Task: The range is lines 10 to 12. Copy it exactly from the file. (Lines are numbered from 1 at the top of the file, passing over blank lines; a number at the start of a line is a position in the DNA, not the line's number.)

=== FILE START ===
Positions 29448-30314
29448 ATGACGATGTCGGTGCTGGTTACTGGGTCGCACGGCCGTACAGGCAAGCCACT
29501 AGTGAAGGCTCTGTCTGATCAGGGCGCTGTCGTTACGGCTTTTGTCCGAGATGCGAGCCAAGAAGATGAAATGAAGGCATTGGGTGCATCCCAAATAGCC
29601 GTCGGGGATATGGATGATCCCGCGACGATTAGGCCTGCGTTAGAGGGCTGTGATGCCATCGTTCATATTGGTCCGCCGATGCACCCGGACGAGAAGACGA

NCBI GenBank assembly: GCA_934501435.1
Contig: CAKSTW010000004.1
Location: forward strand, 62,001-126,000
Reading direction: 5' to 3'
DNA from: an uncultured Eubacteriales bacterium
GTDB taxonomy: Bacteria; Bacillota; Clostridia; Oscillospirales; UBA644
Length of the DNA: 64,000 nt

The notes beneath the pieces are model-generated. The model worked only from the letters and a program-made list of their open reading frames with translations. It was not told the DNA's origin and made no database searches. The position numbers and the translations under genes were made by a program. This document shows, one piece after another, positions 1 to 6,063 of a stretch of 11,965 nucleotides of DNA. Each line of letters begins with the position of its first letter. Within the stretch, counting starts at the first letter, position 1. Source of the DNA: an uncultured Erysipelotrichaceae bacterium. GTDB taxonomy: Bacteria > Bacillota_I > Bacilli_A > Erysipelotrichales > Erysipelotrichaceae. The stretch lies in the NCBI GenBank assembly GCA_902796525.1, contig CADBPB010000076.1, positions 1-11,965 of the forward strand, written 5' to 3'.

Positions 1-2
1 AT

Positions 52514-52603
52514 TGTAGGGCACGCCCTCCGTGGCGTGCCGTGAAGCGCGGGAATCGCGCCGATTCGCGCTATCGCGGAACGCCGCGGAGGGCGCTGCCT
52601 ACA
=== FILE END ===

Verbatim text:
GTDB taxonomy: Bacteria; Bacillota; Clostridia; Oscillospirales; UBA644
Length of the DNA: 64,000 nt

The notes beneath the pieces are model-generated. The model worked only from the letters and a program-made list of their open reading frames with translations. It was not told the DNA's origin and made no database searches. The position numbers and the translations under genes were made by a program. This document shows, one piece after another, positions 1 to 6,063 of a stretch of 11,965 nucleotides of DNA. Each line of letters begins with the position of its first letter. Within the stretch, counting starts at the first letter, position 1. Source of the DNA: an uncultured Erysipelotrichaceae bacterium. GTDB taxonomy: Bacteria > Bacillota_I > Bacilli_A > Erysipelotrichales > Erysipelotrichaceae. The stretch lies in the NCBI GenBank assembly GCA_902796525.1, contig CADBPB010000076.1, positions 1-11,965 of the forward strand, written 5' to 3'.